Bobby Evans

Giants’ mission — spend Trade Deadline being Dodger-blockers — is now complete

Huh, sounds familiar.

The Giants are currently in second place, a half-game behind the Dodgers in the NL West. They finished as the second Wild Card a year ago. It drives fans crazy to hear that the Giants were “runners up,” or “made a late push,” or are “on the periphery.” And that’s just what the tweets from the national writers say. “Well, we tried” and “we did not receive a rose,” both coming from the organization itself, show just how little members of the front office worry about not sealing the deal with these big name players.

It surely helps that each player they (supposedly) coveted — Yasmany Tomas, Pablo Sandoval, Jon Lester, Cole Hamels and David Price, and you can throw in Johnny Cueto as well — ended up on teams other than the Dodgers. The Giants are Dodger-blockers, and they like it that way. And several good blocks deserve another.

But the Giants are performing the basketball equivalent of blocking someone out at halfcourt. Sure, your opponent won’t get the rebound, but your opponent wasn’t going for the ball.

According to David Cameron of Fangraphs and Jeff Passan of Yahoo Sports, the Dodgers are the most brilliant team ever for pulling off a 13-player, 3-team deal today. To summarize their points of view, Andrew Friedman and Farhan Zaidi aren’t interested in paying high prices for famous veterans.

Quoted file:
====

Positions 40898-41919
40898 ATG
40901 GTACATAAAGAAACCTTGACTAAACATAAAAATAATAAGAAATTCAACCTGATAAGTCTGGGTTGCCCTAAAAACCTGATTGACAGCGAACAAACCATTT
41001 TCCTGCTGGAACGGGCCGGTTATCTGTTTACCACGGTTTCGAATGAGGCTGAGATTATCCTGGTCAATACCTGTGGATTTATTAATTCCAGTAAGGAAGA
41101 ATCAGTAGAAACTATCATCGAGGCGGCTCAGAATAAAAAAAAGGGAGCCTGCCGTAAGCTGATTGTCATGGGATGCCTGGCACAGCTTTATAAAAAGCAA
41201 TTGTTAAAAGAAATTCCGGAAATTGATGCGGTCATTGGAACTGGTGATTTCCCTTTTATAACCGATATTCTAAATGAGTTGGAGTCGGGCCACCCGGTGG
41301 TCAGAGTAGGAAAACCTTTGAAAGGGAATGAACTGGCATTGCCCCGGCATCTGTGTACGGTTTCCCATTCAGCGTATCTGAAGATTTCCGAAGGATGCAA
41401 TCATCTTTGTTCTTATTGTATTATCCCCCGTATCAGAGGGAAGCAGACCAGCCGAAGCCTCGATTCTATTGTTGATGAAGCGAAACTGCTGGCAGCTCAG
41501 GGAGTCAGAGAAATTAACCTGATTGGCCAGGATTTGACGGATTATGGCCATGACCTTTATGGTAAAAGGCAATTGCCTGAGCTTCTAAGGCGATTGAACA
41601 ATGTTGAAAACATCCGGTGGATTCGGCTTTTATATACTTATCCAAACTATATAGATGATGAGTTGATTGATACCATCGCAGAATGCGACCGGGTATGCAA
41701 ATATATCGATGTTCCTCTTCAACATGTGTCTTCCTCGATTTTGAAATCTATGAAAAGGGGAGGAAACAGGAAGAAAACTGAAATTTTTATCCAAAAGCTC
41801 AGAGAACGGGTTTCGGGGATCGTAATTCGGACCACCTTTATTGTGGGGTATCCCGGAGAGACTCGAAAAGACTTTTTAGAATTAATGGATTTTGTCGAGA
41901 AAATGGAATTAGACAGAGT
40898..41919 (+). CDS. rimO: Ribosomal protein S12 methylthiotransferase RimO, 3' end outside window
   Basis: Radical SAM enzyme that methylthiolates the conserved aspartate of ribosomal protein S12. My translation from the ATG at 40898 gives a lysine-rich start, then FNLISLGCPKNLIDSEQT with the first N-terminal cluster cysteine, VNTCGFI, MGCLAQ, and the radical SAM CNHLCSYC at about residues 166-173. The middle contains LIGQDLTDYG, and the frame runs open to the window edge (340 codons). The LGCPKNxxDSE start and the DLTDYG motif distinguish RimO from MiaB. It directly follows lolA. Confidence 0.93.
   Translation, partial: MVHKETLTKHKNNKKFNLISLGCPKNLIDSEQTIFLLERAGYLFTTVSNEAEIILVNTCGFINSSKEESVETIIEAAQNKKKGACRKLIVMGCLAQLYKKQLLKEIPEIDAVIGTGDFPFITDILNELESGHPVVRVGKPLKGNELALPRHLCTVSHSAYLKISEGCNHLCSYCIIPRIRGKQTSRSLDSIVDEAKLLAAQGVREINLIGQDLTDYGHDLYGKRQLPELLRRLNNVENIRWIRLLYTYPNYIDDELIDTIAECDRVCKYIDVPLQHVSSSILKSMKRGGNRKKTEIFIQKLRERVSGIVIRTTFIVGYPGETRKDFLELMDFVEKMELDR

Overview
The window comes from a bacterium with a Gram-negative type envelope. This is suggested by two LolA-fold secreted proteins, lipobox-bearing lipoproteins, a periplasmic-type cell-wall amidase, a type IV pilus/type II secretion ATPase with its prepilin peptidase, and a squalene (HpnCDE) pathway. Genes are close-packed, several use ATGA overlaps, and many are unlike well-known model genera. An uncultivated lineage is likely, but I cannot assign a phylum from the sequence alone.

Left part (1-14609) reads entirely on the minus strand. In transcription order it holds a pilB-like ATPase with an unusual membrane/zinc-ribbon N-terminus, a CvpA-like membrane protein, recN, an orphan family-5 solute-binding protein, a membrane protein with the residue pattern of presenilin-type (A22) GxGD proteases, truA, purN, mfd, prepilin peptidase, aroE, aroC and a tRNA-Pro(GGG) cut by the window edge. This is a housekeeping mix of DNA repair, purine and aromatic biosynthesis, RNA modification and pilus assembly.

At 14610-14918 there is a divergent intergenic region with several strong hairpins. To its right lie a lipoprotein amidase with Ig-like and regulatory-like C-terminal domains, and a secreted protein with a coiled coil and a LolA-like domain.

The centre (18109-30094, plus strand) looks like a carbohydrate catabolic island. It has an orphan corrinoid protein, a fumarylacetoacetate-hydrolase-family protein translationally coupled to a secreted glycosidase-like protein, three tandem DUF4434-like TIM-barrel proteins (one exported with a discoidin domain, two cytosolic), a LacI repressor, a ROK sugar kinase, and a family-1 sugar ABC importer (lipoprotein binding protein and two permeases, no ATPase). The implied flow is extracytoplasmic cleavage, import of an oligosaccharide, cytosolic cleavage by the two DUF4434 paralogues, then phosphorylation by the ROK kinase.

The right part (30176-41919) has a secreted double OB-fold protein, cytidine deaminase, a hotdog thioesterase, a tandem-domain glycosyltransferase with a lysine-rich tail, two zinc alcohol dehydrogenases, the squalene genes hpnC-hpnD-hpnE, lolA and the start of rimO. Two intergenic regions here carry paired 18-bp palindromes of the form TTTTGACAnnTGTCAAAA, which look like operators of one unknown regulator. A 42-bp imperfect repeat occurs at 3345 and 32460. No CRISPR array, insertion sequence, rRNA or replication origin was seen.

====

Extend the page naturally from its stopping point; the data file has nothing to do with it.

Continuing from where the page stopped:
In other words: “Neener-neener, we didn’t want Hamels or Price anyway!”

Instead, they’d rather pay ridiculous signing bonuses for international prospects, then trade said prospects for cheap, risky pitchers. And instead of adding aging, high-priced players who become untradable almost immediately after the ink runs dry on their contracts, they’re using their money to buy other teams’ less punitive financial mistakes, guys like Morse and Bronson Arroyo, to get young, possibly underrated talent (Alex Wood and Jose Peraza) in return.

The Dodgers also got Latos, which highlights how this is a deal the Giants never would’ve considered, regardless of budget or the composition of their farm system. Brian Sabean wouldn’t trade for Latos in a million years, for obvious reasons including an announcer’s broken moonroof, his history with the Giants, and …